'Asians more generous than Europeans'
UN study finds people in East Asia do more voluntary work
Europeans are less inclined to philanthropy. A UN-commissioned report on volunteerism finds European nations at the bottom of a list. East Asians, followed by Africans, were found to be ready to serve the community without any remuneration.
The report, released this week, has reviewed voluntary works world wide and monitored all the aspects related to voluntary actions. It says: “The lowest levels of voluntary work were found in Western Europe, Eastern Europe and the Commonwealth of Independent States (CIS)”.
Quoting the World Values Survey (WVS), the report reveals that people in East Asia are most likely to report doing “unpaid voluntary work”, followed by people in Africa, North America and the pacific region.
The questions asked in these surveys try to understand the basic human approach that motivates people to join voluntary sectors. One of the questions it has cited is - Think about the past 3 months. During the period did you help, work or provide any service or assistance to anyone outside your family or household without receiving compensation?
Even in paid voluntary works, participation of Europeans is less than others. According to the UN report, 16 per cent of the adults worldwide have been found to be volunteering to an organisation.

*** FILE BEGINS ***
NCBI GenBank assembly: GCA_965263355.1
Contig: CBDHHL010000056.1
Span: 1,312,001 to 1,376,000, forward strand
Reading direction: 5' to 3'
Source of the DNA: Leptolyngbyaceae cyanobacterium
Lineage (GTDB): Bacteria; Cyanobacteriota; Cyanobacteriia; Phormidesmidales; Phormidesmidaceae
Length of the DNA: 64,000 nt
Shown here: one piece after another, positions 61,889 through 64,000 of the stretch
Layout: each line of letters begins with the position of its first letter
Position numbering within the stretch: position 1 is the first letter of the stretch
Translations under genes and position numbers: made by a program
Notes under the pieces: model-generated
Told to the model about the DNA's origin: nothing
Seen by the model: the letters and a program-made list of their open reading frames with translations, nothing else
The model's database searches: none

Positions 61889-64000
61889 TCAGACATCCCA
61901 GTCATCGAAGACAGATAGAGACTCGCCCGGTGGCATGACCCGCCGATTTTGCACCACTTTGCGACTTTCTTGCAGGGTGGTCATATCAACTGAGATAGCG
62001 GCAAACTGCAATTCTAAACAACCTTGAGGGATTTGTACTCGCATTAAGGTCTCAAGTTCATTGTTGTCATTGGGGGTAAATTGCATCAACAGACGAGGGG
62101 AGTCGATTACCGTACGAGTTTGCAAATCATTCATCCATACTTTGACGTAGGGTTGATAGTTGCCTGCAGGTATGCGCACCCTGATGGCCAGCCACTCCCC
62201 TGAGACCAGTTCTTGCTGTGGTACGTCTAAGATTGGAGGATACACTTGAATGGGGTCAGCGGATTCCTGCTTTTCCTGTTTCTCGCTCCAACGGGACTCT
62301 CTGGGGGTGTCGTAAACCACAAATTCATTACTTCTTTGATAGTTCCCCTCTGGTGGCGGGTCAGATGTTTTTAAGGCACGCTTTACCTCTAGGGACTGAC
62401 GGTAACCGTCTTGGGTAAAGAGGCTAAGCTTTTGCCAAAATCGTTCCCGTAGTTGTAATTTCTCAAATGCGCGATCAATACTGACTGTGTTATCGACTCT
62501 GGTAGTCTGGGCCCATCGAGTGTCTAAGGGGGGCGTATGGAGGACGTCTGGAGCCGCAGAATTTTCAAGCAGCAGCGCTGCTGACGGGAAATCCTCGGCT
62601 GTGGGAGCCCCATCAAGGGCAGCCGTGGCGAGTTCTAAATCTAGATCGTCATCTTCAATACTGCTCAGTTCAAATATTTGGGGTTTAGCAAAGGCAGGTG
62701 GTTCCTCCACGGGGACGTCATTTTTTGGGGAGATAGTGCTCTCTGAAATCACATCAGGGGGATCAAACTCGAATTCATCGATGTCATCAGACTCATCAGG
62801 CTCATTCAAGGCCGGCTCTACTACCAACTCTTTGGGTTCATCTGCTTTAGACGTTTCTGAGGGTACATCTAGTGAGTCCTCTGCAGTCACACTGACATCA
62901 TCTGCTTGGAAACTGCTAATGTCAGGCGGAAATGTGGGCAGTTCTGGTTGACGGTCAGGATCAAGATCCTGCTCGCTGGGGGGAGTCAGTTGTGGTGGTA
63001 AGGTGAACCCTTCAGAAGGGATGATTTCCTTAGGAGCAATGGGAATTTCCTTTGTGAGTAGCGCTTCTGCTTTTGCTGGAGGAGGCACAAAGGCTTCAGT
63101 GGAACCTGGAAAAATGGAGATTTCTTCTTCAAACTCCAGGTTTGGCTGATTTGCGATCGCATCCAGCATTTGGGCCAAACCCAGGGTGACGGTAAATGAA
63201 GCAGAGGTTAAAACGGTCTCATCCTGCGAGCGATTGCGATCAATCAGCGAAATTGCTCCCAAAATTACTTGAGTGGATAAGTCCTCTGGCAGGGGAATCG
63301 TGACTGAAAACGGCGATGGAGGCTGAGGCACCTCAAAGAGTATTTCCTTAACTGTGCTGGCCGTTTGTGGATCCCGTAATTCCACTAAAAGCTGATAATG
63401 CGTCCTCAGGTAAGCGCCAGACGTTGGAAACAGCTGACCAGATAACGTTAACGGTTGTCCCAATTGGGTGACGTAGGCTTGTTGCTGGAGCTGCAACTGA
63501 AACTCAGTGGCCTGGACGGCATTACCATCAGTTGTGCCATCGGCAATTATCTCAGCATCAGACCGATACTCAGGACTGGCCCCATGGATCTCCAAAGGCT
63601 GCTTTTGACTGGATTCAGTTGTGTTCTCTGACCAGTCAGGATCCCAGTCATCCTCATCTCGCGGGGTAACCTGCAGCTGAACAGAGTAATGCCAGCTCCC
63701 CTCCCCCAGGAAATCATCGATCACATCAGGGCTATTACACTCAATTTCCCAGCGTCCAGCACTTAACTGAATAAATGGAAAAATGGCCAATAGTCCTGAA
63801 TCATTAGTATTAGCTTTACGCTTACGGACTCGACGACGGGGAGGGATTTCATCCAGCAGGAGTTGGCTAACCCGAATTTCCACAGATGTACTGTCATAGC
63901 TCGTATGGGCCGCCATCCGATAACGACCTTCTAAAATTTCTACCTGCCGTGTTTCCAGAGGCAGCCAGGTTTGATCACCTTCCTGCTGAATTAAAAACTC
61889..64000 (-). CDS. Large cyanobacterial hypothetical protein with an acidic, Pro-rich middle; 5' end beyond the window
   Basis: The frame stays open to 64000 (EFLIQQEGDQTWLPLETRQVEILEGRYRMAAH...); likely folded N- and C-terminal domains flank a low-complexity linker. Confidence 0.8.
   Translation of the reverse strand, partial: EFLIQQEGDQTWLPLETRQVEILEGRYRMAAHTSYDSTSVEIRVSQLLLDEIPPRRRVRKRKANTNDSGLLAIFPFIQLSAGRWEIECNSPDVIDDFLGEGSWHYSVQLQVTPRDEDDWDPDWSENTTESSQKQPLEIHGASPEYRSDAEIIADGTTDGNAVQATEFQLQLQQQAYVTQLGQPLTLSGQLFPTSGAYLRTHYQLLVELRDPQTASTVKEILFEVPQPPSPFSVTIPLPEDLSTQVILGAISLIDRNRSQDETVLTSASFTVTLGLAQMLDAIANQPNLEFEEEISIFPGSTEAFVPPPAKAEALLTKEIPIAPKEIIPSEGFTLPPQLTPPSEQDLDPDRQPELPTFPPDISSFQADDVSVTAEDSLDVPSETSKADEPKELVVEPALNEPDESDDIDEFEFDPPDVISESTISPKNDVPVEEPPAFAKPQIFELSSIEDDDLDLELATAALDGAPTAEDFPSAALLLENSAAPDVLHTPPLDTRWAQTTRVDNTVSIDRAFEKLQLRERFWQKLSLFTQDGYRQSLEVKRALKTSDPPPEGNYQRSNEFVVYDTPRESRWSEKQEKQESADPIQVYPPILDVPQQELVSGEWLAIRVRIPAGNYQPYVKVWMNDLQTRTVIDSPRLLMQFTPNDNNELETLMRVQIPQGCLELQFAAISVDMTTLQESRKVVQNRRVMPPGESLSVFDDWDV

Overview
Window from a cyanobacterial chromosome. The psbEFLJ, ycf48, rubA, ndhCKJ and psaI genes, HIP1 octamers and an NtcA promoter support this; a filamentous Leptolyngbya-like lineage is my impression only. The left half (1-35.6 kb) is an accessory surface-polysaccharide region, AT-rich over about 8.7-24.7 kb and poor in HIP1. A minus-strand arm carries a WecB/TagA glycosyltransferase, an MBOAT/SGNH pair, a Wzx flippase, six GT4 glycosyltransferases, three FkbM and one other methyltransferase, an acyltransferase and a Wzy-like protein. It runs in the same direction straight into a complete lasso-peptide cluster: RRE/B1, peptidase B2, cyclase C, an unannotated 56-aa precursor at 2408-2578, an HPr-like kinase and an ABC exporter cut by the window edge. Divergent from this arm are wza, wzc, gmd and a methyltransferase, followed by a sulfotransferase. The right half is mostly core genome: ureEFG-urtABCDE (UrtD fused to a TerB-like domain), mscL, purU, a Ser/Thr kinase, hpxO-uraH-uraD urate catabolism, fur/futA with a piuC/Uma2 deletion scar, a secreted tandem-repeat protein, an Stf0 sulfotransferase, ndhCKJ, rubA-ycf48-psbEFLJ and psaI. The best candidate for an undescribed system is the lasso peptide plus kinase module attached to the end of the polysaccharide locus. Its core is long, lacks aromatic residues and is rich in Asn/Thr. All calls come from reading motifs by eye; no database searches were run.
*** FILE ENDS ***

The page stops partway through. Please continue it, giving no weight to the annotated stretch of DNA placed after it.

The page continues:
“People in North America, Australia and New Zealand were the most likely to volunteer, followed by those in South-East Asia (specifically Cambodia, Indonesia and the Philippines) and Africa. The lowest levels of volunteerism were in the Middle East, North Africa and East Asia (China, Japan and South Korea),” says the report.
The report further underlines the strong tradition of philanthropy in Africa.“The African philanthropy isn’t something that needs to be introduced by anybody because Africans have strong traditions of self-help, self-support, voluntary institutions, and rotation credit and associations,”it said. The report has also pointed out that the growth of new technology in an era of globalization has increased the scope of voluntary actions.
“Opportunities for people to engage in volunteer action have been expanding in recent years as a result of factors such as globalization, the spread of new technologies and initiatives associated with corporate social responsibility from the private sector,” says the UN report.
“The advent of mobile communication technologies and online volunteering, for example, has enabled many more people to participate for the first time. Mass Short Message Service (SMS) communication is one form of “microvolunteerism” that contributes to the production and sharing of information,” the report says.